The delicious irony of a fossil-fuel honcho heading COP28 | Mint

The delicious irony of a fossil-fuel honcho heading COP28

Sultan al-Jaber, president of COP28, on the opening day of the climate conference in Dubai on Thursday (Photo: Bloomberg)
Sultan al-Jaber, president of COP28, on the opening day of the climate conference in Dubai on Thursday (Photo: Bloomberg)


  • Sultan al-Jaber, president of COP28, is also CEO of Abu Dhabi National Oil Company. But is there any merit in seeing in this a betrayal of the fight against climate change?

Sultan al-Jaber, president of COP28, is an interesting personality. The PhD in economics was chosen by the country hosting COP28, the United Arab Emirates, to head the conference. He happens to be the CEO of Abu Dhabi National Oil Company, one of the world's largest fossil-fuel companies. Many have seen in these dual assignments an irreconcilable conflict of interest. He has also been accused of using the climate summit to strike oil deals on the side, a charge he has denied.

But is there any merit in seeing in this a betrayal of the fight against climate change? Only a theological objection to fossil fuels would justify such a stance. The climate summit is about the transition away from fossil fuels, indeed, about accelerating it, while continuing to use these essential fuels. We may recall that vocal green champion Germany did not hesitate to burn lignite, the dirtiest form of coal, to compensate for missing out on Russian gas in the wake of the Ukraine war.

Human-induced climate change is real, and has been wreaking havoc across the world. Developing countries are its worst victims, since they have the fewest resources to combat it. They are also the countries least responsible for the historical accumulation of 2,400 gigatonnes of carbon dioxide (CO2) in the atmosphere since the mid-nineteenth century. It is this accumulation of CO2 and other greenhouse gases in the atmosphere that traps heat on Earth, disrupting historical patterns of ocean currents and winds, and polar-ice formation.

The developing countries’ current contribution to ongoing global emissions remains small as well. In aggregate terms, India is the third-largest emitter of greenhouse gases. But on a per capita basis, South Asians emit just over 1.5 tonnes of CO2 per year and Africans about 0.8 tonnes, while North Americans emit 17 tonnes a head per year, and Europeans around 8 tonnes. (This data is from the Sixth Assessment Report of the Intergovernmental Panel on Climate Change).

At the first ever UN-sponsored global conference on the environment at Stockholm in 1972, India’s then prime minister Indira Gandhi said poverty was the greatest polluter. That was no rhetorical flourish, and remains true to this day. Growing out of poverty comes with increased energy use.

Now, the share of renewable energy in overall energy output has been rising. Just in power generation, the share of renewables is slated to rise to 35% by 2025 according to an optimistic projection by the International Energy Agency, while the share of renewables in overall primary energy is far lower.

The world would already have switched entirely to renewables and other non-fossil sources of energy if it were a simple matter of will. But there are financial and technological constraints, too, including those relating to storage of the intermittent power produced by renewables. India and other developing countries cannot afford to wait for such constraints to be overcome to pursue growth and improve living standards.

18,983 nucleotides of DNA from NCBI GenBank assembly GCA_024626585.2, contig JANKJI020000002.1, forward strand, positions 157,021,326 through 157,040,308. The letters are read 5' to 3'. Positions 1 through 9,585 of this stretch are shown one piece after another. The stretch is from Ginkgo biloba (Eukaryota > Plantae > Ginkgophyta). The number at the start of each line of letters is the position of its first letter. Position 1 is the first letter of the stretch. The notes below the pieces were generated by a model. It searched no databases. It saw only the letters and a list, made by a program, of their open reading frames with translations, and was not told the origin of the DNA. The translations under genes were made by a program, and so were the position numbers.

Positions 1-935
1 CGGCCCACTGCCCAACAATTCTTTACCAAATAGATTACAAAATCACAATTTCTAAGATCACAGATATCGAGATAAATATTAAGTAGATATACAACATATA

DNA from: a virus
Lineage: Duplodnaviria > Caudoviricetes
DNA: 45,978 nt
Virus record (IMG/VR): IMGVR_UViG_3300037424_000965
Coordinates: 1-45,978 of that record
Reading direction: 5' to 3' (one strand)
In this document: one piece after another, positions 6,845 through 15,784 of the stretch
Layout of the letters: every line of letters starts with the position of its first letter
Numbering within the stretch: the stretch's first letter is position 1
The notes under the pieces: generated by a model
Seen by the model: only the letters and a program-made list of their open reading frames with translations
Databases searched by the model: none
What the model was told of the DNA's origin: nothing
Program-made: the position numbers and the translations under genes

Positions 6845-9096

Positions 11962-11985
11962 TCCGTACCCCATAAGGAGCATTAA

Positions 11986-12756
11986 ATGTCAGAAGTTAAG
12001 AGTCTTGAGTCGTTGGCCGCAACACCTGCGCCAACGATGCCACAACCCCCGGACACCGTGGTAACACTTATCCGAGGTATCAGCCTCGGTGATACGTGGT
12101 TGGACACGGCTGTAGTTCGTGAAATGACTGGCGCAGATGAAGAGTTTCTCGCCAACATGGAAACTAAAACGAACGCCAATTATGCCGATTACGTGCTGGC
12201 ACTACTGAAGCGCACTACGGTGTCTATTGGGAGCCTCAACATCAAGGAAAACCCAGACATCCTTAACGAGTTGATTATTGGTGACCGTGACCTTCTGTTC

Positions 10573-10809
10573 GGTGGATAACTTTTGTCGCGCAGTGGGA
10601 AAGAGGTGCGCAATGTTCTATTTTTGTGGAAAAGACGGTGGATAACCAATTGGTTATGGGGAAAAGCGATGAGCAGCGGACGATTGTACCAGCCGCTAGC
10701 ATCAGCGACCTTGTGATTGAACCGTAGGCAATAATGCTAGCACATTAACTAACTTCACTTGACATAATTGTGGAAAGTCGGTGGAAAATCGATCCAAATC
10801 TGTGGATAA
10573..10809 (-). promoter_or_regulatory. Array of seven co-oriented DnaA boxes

This means such countries will have to use fossil fuels in significant quantities to power their growth, even as they invest in non-fossil sources of energy. India will continue to rely on domestic coal for a significant share of its power generation in the near and medium term. Ideally, power generation should be abundant enough and reliable enough to make electricity the preferred fuel for cooking and do away with imported hydrocarbons. But for transportation, and to fuel some distributed power generation capacity, India will have to rely on oil and gas. This is the reality.

Since India does not have sufficient domestic oil and gas resources to meet more than a fifth of its requirements of these hydrocarbons, it will have to import these from countries like the UAE.

Indian representatives will naturally discuss access to inexpensive oil and gas with their counterparts from oil-exporting countries and try to obtain the most favourable terms. The ongoing COP28 offers a convenient forum for such huddles.

In any case, phasing out fossil fuels is a long-term goal, and will not prevent global warming from breaching tipping points – such as the 1.5 degrees Celsius above pre-industrial levels – before it is completed. The immediate challenge is to remove CO2 from the air on a large enough scale to halt further warming. This calls for a discourse on the chemistry and industrial processes needed to mine CO2 from the atmosphere and turn it into useful products, making the exercise a positive externality. Such a discourse would not be at odds with the ongoing use of fossil fuels.

The goal of the climate summit is to slow down and reverse global warming, which is not identical with excommunicating fossil fuels from the civilised world. Excommunication after all is found in theology, not rational practice.

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